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Monday, November 7, 2011

My Grandma's Chicken Soup

It's getting colder outside and that means it's almost cold season. What cure's any common cold? Homemade Chicken soup. It's true. Well, it always has for me. Especially when cooking my grandma's recipe which I will share with you. This recipe not only makes you FEEL better but the smell of the soup cooking in the house is absolutely amazing. If one of those scented candle companies could bottle up this scent and make a candle, I would buy all of them. No joke. Anyways...

In my house, when my mom would make the soup, she always made a ton so we could eat some of it that day and then freeze the rest for consumption sometime during the winter. We always had a special process for eating it that day - make the stock and separate some out to freeze, remove the chicken and veggies, set aside, make some egg noodles, pour some soup into a bowl, add the veggies and chicken you want and microwave that sucker for 2-3 minutes, add your noodles and eat it!

My Grandma's Chicken Soup Recipe
  • Chicken - there are a few ways to add chicken, I hate touching chicken bones so I usually use 4 chicken breasts but it takes a bit longer for the stock to cook this way. The traditional recipe calls for 1 large chicken or 3-4 large chicken breasts with bone-in.
  • Water - amount TBD
  • 2 onions
  • 3 celery stalks with tops on
  • 2-3 large carrots
  • 2 parsnips (optional)
  • 1 bullion cube - make sure it's the Kosher kind, less salt and taste better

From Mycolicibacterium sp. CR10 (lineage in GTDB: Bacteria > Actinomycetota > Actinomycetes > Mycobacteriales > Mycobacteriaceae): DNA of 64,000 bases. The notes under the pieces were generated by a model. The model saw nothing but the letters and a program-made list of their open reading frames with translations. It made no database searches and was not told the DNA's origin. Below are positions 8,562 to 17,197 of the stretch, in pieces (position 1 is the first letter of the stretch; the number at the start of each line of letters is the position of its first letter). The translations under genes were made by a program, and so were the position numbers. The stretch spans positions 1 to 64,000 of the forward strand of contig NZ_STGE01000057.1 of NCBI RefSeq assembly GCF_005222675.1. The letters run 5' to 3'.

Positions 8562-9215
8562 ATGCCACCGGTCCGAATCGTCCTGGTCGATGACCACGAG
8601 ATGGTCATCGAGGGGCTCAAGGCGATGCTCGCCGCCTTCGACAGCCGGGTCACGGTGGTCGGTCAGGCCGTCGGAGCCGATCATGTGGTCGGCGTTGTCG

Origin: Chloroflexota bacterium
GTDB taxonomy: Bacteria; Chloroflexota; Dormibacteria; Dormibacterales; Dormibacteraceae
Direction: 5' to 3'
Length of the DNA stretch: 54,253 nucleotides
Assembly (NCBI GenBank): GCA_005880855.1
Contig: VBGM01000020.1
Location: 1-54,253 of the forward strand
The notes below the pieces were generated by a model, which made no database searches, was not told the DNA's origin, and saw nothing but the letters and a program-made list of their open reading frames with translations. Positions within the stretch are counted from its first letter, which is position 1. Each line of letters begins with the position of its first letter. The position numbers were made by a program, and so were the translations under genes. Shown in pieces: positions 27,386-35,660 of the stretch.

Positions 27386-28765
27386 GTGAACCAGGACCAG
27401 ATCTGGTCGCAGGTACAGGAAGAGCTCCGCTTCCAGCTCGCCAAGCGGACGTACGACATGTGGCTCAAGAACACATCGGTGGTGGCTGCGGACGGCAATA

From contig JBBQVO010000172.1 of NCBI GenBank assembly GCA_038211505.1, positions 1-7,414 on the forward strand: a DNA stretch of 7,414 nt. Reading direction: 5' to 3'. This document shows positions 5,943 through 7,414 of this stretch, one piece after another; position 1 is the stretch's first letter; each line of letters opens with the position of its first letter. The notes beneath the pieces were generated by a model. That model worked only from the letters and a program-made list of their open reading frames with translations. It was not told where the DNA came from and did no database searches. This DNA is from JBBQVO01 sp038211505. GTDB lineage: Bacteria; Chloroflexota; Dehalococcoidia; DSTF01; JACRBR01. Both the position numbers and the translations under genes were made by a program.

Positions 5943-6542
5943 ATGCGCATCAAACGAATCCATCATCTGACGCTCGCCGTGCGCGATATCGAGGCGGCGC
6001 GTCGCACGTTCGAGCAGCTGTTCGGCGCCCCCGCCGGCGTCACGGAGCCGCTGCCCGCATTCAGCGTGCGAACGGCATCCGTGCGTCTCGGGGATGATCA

• sea or kosher salt
  • egg noodles if you're eating it that day
  1. In a big pot, add in the chicken. Cover the chicken in water and then pour in any additional water for the amount of soup you'd like to make. Remember, the soup will reduce down by at least 1/4 during the cooking process. It's not an exact science. Cover the pot.
  2. Bring the water up to a boil (takes approx 20 minutes). During this boiling process, you're going to need to keep an eye on it and skim off any of the foamy stuff that is created.
  3. After the skimming is completed, cut the onions and celery in half and add them to the pot, add in the bullion cube and a pinch of salt (1/2 teaspoon)
  4. Bring the mixture up to a boil again and then turn the heat down so its simmering. Let it simmer for 45 min. I alternate cover on, cover off at this point, checking in on the soup every 15 min or so, stirring occasionally as well.
  5. Add in the carrots and parsnips and simmer again for another 40 minutes. Taste it as well to see if you need a bit more salt. 
  6. At this point, snag one of the chickens and see if its cooked. You don't want to overcook the chicken and dry it out. If the chicken is done, grab them and save them for eating later. It's my favorite kind of chicken to use in a pot pie.
  7. You can cook the soup for a few more minutes to reduce it down and bring out more of the chicken flavor if you want. 
  8. Once it's done, let it cool and skim off the fat before serving or freezing.
  9. Yum!

1 comment:

  1. That looks amazing, and exactly what I could use right now. Dayquil is not cutting it.